ME has announced it will increase its home loan interest rates for both new and existing borrowers by up to 18 basis points, effective 7 February.
The lender will also increase its advertised new business variable rates by 8 basis points, effective 4 February, following a 10 basis point increase to some advertised new business variable rates in December 2018.
ME CEO Jamie McPhee attributed the bank’s decision to the sustained rise in wholesale funding costs.
“The changes are in response to the sustained increase in the cost of funds,” he said.
“Bank bill swap rates (BBSW) – the key determinant of the cost of funds – have remained elevated.
“It was a difficult decision, but we have sought the right balance between delivering a strong customer value proposition across our product range while responding to the sustained increase in funding costs.”
This follows a move from ING Australia, which recently announced that, effective from Thursday, 7 February, it will increase its variable mortgage rates for all home loan customers by up to 15 basis points.
The bank’s revised variable home loan rate now starts from 3.93 per cent.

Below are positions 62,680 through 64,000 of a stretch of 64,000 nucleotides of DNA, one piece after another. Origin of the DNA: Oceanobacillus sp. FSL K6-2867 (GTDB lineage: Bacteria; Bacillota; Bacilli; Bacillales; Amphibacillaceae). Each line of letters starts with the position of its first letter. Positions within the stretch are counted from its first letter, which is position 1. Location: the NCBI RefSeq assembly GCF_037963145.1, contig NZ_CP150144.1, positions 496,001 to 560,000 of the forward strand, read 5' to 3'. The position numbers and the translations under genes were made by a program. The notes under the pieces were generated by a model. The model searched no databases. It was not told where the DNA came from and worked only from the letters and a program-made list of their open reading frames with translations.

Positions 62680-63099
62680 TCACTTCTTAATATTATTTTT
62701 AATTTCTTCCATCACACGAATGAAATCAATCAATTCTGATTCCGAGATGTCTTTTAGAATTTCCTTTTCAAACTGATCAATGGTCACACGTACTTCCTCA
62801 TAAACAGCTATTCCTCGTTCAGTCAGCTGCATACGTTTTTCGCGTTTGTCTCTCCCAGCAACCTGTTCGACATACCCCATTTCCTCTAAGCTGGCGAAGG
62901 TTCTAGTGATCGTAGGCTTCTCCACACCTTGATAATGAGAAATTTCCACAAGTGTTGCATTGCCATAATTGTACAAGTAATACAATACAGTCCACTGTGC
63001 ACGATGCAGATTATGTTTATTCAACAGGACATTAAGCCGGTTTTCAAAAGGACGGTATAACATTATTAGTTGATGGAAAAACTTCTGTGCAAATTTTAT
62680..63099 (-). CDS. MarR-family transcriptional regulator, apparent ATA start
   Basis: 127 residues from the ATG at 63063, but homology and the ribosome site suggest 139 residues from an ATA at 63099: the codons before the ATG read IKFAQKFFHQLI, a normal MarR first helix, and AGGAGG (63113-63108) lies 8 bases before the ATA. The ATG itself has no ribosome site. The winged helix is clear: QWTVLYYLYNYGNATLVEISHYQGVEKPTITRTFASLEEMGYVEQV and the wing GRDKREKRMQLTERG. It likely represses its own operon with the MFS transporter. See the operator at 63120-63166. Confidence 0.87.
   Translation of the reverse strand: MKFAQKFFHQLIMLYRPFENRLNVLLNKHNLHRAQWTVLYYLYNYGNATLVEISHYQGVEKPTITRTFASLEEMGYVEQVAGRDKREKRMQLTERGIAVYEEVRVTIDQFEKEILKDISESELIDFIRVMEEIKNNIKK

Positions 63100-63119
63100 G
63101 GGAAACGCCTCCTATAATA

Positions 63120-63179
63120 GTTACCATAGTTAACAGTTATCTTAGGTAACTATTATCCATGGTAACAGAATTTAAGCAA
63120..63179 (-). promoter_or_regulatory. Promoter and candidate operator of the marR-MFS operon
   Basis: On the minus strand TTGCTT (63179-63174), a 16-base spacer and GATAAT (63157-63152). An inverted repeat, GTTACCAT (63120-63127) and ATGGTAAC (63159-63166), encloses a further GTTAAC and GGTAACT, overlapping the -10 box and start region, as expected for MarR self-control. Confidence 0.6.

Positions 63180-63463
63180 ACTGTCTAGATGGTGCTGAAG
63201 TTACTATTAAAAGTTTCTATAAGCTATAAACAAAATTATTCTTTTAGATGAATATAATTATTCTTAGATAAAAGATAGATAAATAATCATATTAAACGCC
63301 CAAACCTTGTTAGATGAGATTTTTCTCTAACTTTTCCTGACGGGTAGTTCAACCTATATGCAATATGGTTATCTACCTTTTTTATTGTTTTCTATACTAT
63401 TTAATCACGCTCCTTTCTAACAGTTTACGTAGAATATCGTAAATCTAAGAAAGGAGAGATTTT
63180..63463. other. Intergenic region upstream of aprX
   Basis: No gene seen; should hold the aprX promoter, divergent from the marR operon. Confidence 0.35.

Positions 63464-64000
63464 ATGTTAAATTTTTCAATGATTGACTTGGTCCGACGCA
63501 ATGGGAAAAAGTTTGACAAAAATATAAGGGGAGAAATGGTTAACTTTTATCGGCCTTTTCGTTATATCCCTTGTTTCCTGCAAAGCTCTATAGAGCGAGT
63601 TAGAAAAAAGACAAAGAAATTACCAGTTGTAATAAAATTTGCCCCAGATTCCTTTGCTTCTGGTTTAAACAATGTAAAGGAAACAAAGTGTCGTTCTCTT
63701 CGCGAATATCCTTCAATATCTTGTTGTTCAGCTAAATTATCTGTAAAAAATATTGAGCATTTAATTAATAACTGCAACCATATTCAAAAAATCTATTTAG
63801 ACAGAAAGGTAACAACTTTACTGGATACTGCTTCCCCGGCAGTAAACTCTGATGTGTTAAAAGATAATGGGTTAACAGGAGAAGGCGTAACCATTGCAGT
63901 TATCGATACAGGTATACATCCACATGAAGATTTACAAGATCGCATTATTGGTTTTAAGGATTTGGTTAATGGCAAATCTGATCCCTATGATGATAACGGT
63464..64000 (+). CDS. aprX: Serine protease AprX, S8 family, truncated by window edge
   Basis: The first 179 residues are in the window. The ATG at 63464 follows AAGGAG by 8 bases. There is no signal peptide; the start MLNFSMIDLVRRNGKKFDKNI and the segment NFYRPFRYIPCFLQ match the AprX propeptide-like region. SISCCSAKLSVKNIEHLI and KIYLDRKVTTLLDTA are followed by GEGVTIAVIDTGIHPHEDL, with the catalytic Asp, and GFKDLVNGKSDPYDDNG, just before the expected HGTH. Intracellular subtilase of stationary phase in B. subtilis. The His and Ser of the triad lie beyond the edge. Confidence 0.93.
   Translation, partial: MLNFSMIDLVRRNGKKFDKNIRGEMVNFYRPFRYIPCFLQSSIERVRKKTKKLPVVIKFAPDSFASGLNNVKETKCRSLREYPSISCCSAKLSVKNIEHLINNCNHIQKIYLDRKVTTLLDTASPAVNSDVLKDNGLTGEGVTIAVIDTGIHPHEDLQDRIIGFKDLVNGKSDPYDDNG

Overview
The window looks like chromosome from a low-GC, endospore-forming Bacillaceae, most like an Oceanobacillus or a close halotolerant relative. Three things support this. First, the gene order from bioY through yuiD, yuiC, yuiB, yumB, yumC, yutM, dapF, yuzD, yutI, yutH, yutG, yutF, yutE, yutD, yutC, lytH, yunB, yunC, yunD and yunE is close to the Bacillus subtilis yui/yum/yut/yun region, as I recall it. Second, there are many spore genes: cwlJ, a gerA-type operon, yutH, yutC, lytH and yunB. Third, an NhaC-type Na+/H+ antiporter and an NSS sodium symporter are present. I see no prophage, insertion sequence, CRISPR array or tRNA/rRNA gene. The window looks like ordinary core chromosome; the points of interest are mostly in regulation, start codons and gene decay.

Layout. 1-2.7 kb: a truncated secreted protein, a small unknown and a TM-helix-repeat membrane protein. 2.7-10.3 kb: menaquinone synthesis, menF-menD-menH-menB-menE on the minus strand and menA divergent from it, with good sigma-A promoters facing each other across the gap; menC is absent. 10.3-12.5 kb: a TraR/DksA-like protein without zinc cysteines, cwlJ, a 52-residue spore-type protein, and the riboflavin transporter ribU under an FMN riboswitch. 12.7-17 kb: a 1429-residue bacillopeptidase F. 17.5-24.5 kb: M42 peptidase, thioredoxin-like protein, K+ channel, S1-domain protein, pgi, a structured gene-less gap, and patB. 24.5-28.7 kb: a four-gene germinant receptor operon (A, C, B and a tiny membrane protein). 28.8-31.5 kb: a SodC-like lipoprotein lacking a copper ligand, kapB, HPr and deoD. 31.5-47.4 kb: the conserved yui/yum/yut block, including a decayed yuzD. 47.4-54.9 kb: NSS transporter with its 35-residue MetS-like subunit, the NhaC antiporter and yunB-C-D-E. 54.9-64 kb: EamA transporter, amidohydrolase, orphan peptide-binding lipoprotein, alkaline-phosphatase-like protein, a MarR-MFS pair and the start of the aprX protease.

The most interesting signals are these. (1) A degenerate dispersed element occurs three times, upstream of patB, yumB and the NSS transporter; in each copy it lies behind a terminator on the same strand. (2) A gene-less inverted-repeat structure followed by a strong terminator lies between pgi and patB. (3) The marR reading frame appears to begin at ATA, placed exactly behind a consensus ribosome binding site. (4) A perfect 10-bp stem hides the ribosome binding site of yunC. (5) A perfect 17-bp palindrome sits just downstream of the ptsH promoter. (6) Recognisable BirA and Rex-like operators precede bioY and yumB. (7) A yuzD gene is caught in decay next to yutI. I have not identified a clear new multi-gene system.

ING’s latest rate rise follows a 10 basis point increase in July 2018, in line with rate moves from several other lenders in response to rising wholesale funding costs.
Since the turn of the year, several lenders have lifted rates out-of-cycle, including NAB and its subsidiary UBank, the Bank of Queensland (BOQ) and Virgin Money.
NAB announced increases of up to 16 basis points on its variable home loan offerings, with its subsidiary UBank also announcing increases earlier this year, lifting its fixed home loan rates by up to basis points.
The Bank of Queensland and Virgin Money have also repriced their mortgages, increasing rates earlier this month by 18 basis points and 20 basis points, respectively.
Throughout 2018, several lenders, including ANZ, the Commonwealth Bank of Australia, and Westpac, also increased rates out of cycle.
However, despite the second wave of out-of-cycle rate hikes, some lenders, including Heritage Bank, Adelaide Bank, and Teachers Mutual Bank, have reduced their home loan rates by as much as 32 basis points.